“Three brothers built a city, to three brothers, three Mrnjavčević: Vukašin the King was one, the second was Duke Uglješa and Mrnjavčević Gojko was thrird.”

The sons of Mrnjava helped Emperor Dušan the Mighty in his Bosnian campaign in 1350 when he sought to reconquer Hum. They also fought in 1369 on Kosovo during the conflicts of the Serbian nobility. The brothers Vukašin and Uglješa distinguished themselves as stronger knights than the other nobleman, having won victory after victory. For this they were awarded ancient noble titles. Vukašin recieved the title of peharnik (Slavic: cup-bearer) and eventually despot (Greek: autocrat), Uglješa was given the title konjušar (Slavic: horse-master) and later veliki vojvoda (Serbian: Grand Duke) while Gojko recieved the title logothete (Greek: imperial scribe) which was most likely a title related to the treasury and finances of the imperial court and also the title of vojvoda (Serbian: duke). From a lower noble family they will rise to prominence under Emperor Dušan the Mighty and become part of the highest eschalons of the nobility and would later become the subject of many medieval songs and tales which bear resamblance with the ancient mythology of the Illyrians.

Medieval depiction of King Vukašin Mrnjavčević
King and Lord of the Serbian and Greek Lands and of the Western Provinces

The oldest son of Mrnjava was Vukašin Mrnjavčević (✶ 1320 – † 1371). Upon birth he inherited the title župan as his youger brothers Jovan Uglješa Mrnjavčević and Gojko Mrnjavčević. After the House of Mrnjavčević moved from Hlijevno (modern-day Livno, Hercegovina) to Blagaj na Buni it rose to prominence under Serbian Emperor Stjepan Uroš IV Dušan Nemanjić (✶ c. 1308 – † 1355). As a consequence of this Vukašin would eventually aquire the imperial title despot but after the death of the Emperor he was crowned in 1336 with the blessing of the emperor’s son King Stefan Uroš V († 1371) by the primate of the Serbian Orthodox Church the Patriarch of Peć, Sava IV († 1375). Thus he became co-ruler of the Serbian Empire during the reign of Stefan Uroš V who is also called Uroš the Weak against whom he would go to war. The House of Mrnjavčević is therefore remembered as the only noble family in medieval Serbian history to become a royal dynasty aside from the House of Nemanjić and its cadet branches. King Vukašin Mrnjavčević married duchess Jelena Hlapenović († c. 1388), the daugther of a Serbian magnate called Duke Radoslav Hlapen (also Hlapenović) (fl. 1350 – † 1383) and his wife Duchess Irina Hlapenović. Duke Radoslav Hlapen was a strong nobleman whose domains were located in the south of Macedonia but his house originated and ruled from Konavle the wider region of Trebinje. Above his lands to the north once lied the domains of the House of Mrnjavčević the most notable of them being the castle of Prilep which is also called Markovi Kuli (Slavic: Towers of Marko). King Vukašin printed his own currency as displayed in the picture below.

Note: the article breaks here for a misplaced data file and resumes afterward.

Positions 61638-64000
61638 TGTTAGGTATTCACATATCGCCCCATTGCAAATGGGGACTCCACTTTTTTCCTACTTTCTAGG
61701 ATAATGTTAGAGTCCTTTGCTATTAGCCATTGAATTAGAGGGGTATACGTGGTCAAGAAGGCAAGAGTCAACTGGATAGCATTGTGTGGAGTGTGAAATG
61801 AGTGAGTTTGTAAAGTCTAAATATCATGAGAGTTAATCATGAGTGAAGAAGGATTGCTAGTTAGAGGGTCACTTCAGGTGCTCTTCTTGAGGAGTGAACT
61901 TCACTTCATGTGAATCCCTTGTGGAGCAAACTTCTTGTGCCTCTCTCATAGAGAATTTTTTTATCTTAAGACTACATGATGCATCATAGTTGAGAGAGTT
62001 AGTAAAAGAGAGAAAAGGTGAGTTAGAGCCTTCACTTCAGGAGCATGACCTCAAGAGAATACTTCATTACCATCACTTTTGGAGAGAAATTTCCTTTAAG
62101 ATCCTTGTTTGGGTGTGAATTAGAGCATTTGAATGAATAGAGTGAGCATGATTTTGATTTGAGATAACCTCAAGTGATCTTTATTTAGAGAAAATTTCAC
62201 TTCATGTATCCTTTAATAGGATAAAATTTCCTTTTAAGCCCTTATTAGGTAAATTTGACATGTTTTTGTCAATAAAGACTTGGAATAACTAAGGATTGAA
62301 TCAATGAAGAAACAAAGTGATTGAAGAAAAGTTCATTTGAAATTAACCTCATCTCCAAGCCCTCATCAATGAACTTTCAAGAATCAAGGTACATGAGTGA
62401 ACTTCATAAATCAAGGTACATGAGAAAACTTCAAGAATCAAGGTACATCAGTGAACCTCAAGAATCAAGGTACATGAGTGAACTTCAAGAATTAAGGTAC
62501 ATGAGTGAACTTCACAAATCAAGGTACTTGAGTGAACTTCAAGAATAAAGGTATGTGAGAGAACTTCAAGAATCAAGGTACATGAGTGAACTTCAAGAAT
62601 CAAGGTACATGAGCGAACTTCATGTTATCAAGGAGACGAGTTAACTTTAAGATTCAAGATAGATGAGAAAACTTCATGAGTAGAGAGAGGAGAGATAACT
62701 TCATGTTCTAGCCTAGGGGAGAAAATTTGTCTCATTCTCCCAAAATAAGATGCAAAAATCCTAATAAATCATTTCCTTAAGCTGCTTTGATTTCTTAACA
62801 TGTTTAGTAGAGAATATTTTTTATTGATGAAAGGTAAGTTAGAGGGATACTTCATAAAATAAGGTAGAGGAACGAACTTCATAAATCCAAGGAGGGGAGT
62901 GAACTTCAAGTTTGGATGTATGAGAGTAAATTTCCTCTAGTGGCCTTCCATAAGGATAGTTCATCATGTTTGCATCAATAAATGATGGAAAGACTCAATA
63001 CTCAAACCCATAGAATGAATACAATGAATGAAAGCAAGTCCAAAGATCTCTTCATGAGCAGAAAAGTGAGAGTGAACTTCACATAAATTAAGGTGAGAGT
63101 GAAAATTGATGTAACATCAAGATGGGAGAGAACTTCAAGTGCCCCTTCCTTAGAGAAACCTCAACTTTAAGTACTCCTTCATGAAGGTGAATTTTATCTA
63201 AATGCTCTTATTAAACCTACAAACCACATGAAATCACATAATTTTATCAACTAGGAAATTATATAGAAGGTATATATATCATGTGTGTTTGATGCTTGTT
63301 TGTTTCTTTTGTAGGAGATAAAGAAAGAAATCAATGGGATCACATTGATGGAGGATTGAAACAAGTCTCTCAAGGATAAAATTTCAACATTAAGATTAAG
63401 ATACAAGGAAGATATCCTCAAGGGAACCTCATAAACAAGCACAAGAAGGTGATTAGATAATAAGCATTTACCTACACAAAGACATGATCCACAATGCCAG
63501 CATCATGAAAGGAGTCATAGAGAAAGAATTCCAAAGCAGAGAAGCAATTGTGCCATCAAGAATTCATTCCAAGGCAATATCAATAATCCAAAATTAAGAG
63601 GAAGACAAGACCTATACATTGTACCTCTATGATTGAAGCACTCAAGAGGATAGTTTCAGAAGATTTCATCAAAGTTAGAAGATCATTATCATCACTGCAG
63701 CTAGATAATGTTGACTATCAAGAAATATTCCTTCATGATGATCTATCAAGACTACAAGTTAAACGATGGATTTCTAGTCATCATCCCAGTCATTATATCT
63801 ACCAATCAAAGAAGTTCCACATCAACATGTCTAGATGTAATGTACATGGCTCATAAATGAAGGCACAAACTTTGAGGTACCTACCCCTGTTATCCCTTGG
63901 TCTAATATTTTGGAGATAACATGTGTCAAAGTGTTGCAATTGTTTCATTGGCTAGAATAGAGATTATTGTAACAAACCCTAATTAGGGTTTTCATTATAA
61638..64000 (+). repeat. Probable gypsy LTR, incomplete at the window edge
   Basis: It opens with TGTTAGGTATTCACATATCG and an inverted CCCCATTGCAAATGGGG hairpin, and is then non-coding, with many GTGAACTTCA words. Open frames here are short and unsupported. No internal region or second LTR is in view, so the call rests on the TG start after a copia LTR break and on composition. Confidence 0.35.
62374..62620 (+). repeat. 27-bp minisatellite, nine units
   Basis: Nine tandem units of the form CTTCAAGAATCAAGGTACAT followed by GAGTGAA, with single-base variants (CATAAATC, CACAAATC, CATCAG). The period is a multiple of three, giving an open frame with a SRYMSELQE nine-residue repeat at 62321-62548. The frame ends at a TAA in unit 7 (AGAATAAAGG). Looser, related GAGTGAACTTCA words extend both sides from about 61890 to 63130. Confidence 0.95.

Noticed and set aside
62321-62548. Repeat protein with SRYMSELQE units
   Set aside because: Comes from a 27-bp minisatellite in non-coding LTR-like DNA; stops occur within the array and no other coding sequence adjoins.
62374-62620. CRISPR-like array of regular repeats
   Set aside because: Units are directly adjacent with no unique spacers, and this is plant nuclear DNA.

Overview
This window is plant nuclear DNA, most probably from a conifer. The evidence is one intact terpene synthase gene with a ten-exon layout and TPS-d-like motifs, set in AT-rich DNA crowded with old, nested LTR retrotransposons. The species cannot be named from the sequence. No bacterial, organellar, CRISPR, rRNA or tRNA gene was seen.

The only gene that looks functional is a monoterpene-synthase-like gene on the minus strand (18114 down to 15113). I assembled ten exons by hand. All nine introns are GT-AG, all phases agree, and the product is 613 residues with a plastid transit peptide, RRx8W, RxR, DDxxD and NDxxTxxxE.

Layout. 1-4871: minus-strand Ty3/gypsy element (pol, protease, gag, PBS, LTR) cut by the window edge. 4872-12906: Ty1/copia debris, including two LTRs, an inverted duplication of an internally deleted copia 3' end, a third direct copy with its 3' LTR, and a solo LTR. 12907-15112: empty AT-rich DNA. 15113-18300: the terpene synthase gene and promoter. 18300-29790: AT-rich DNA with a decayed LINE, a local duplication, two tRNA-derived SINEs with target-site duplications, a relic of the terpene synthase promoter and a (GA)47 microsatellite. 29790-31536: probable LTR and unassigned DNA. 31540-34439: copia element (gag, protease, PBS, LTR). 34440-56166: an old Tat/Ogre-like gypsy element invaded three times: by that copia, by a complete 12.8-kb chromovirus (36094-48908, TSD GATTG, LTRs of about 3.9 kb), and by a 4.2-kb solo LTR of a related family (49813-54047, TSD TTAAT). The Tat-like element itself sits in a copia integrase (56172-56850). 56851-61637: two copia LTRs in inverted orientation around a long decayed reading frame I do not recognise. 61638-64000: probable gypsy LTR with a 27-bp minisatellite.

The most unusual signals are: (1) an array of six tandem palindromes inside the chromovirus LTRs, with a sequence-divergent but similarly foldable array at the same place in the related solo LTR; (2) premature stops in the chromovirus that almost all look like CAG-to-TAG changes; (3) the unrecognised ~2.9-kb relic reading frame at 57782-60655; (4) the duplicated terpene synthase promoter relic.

The coin of king Vukašin Mrnjavčević depicts Christ on the throne holding the Gospels, and on the reverse the following text:

„VB HA / BA BLGP / BѢRNNO / KRA BLЪ / KAŠb”

The isssue of King Vukašin Mrnjavčvić and Queen Jelena Mrnjavčević (née Hlapenović) is listed below:

  1. King Marko Mrnjavlević (✶ 1335 – †17. 5. 1395) – King of Prilep and later King of Serbia (1371 – 1395)
  2. King Andrijaš Mrnjavčević († 1399) – King of Prilep, vassal of Holy Roman Emperor Sigismund of Luxembourg (✶ 1368 – † 1437)
  3. Ivaniš Mrnjavčević († 28. 9. 1385) – went to war together with Balša II Balšić († 1385) against the Ottoman Empire and died at the Battle of Savra
  4. Dmitar Mrnjavčević (fl. 1376 – 1407) – nobleman and diplomat of Holy Roman Emperor Sigismund of Luxembourg (✶ 1368 – † 1437)
  5. Olivera Mrnjavčević – the first wife of Durađ I Balšić († 1378), married from 1365
Markovi Kuli the ancestral seat of the House of Mrnjavčević

The son of King Vukašin Mrnjavčević was the first-born young King Marko Mrnjavčević who is the most well known member of the House of Mrnjavčević and who is remembered as the greatest hero in the epic cycles of medieval Serbian poetry. His nam is well known across the region and he is mentioned in folklore by all the nations. He inherited the Kingdom of Prilep. The construction of the monastery was commenced by King Vukašin and completed by King Marko Mrnjavčević, which can be see on the picture below.

Fresco of king Marko Mrnjavčević in Marko’s Monastery near Skopje, Macedonia

Диже Марко рало и волове, Те он поби Турке јањичаре, Пак узима три товара блага, Однесе их својој старој мајци: “То сам тебе данас изорао.”